One of the significances, of course, of the Holocaust is that it was done by Germans. Not because Germans are the worst but because before the Holocaust, just about everybody in the western world thought of them as the best! The Germans had the best universities, the best technology, producing some of the best scholarship in the world. The nation at the technological and philosophical peak of western enlightenment values, in fact, led us into genocide. We are not better! It is of the Lord'd mercies we are not consumed.
A rebel breed
If you were to read, without recreating the Bible's whole storyline. these verses from chapter 3, the average university undergraduate would think you were right over the top!
There is no-one righteous, not even one; there is no-one who understands, no-one who seeks God. All have turned away, they have together become worthless; there is no-one who does good, not even one. Their throats are open graves; their tongues practise deceit. The poison of vipers is on their lips. Their mouths are full of cursing and bitterness. Their feet are swift to shed blood; ruin and misery mark their ways, the way of peace they do not know. There is no tear of God before their eyes.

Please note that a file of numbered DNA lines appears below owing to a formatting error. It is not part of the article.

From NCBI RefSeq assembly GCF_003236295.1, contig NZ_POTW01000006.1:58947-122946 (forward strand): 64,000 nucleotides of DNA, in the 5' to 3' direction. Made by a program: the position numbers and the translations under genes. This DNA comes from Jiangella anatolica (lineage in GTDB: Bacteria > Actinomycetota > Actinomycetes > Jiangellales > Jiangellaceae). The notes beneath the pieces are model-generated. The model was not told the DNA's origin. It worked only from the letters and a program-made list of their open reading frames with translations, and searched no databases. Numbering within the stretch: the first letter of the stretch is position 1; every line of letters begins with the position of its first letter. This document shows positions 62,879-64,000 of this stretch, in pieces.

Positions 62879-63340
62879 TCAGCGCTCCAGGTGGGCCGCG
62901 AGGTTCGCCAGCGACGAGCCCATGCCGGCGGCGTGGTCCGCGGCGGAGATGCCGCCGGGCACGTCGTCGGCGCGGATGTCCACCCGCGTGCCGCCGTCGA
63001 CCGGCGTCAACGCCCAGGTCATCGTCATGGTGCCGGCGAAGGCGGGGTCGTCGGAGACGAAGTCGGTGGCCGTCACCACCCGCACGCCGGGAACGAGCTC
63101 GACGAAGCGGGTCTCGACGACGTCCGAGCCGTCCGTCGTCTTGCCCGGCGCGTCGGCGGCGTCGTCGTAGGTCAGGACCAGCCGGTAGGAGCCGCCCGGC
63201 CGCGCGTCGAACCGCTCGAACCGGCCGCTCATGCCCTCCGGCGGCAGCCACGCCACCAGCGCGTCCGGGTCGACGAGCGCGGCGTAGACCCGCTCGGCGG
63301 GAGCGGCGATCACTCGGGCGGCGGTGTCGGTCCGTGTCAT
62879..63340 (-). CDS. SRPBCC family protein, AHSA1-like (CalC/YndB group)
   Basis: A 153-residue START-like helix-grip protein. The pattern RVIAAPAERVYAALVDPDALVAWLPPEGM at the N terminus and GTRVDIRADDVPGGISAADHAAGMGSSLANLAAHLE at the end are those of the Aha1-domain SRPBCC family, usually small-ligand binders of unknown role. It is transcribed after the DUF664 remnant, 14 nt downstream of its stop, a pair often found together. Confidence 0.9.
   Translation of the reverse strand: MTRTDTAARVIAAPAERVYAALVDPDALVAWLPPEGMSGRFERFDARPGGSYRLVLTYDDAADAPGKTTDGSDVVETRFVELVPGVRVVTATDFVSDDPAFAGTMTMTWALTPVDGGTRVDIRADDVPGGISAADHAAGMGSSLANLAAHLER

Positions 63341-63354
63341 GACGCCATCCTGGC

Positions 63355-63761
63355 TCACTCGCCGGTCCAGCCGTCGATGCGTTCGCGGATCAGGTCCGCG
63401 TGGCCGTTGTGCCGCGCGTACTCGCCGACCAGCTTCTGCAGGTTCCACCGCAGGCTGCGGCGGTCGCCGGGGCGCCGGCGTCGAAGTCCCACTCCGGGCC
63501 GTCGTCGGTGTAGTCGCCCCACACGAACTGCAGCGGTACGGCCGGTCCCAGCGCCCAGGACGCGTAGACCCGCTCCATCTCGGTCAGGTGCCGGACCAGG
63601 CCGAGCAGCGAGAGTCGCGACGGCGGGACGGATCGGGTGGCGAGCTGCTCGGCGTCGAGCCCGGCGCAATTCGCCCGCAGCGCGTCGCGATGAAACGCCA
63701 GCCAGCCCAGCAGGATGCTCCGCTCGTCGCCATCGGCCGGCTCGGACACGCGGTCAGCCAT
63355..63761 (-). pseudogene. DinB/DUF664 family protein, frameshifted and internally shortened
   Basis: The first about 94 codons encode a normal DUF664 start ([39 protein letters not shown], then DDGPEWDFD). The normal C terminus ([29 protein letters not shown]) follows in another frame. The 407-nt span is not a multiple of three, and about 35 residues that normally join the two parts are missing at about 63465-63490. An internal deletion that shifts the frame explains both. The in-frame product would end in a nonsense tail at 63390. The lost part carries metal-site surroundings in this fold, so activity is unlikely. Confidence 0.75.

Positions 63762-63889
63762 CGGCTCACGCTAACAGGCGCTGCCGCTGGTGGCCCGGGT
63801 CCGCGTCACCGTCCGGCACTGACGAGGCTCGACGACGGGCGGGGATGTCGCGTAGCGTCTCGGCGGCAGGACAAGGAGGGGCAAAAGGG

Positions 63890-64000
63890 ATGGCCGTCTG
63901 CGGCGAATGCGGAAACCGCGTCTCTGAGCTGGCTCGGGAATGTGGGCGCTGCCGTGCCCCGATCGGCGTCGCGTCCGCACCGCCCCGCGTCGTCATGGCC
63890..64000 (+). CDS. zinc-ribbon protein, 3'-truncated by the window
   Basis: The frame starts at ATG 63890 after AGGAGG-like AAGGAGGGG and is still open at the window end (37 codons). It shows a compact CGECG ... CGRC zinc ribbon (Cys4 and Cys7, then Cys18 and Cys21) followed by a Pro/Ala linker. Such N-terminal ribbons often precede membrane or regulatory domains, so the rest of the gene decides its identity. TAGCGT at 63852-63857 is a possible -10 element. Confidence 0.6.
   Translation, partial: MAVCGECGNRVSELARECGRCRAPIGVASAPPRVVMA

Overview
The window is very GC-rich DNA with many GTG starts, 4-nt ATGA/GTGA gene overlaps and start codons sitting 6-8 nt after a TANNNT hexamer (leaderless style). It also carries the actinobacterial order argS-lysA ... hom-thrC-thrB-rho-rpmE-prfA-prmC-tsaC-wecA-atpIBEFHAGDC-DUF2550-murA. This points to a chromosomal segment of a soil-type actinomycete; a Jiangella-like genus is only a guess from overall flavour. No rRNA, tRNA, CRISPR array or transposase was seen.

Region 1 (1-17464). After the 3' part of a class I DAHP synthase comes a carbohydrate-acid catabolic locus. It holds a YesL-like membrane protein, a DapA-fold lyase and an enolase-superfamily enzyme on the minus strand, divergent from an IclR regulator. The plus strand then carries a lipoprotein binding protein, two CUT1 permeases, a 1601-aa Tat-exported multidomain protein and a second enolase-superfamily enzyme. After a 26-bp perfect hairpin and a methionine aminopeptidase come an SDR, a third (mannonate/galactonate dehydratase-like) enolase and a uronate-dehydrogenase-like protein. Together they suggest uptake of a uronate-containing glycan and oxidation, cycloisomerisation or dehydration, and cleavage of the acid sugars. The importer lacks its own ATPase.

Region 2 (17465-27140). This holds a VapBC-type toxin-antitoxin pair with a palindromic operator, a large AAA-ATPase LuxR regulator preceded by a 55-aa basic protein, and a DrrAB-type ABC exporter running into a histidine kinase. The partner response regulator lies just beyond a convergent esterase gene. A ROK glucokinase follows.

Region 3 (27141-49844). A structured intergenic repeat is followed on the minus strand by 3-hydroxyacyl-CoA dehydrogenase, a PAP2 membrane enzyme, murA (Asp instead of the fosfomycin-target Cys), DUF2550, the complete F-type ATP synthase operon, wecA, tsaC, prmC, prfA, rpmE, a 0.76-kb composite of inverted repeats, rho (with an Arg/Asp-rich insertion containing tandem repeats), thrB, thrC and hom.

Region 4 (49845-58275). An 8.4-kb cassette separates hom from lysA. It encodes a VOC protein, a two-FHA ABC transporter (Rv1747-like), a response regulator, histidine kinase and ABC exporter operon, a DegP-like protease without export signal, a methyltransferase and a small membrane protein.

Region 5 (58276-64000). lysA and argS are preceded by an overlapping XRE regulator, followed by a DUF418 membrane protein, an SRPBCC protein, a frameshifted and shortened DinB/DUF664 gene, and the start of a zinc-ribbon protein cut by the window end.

I'm not for a moment denying the common grace in our hearts enables faulty, bruised, broken, rebellious sinners like you and me to do some good. But we are a rebel breed. Unless we come to terms with that sort of thing, and re-cloak it in contemporary forms so that we can get it across to people, we simply can't make the gospel dear. We simply can't.
It takes only a few hours of fast reading of the Old Testament to recognise all of this horrible sin in the Bible elicits God's wrath as its appropriate response. You just cannot read many pages of the Old Testament without coming across the wrath of God. It is always presented as God's last resort, He is forbearing, but yet there are pages and pages and pages in Isaiah, Jeremiah, Amos and Ezekiel, where there is threatened judgement, and it is threatened as a function of God's wrath. The judgement that follows is not pictured in the Bible as a kind of independent result of some bad choices - you do some naughty things and there are social entailments. It is pictured, rather, as the consequence of God's wrath. But God's wrath is not portrayed as a vile temper, as an arbitrary burst of anger outside of God's control. It's pictured rather as a function of His holiness. His sheer holiness demands that those who have been made in His image, and who are but creatures, and who defy Him to His face, meet for the judgement that He Himself has already told them that they would meet. It is personal.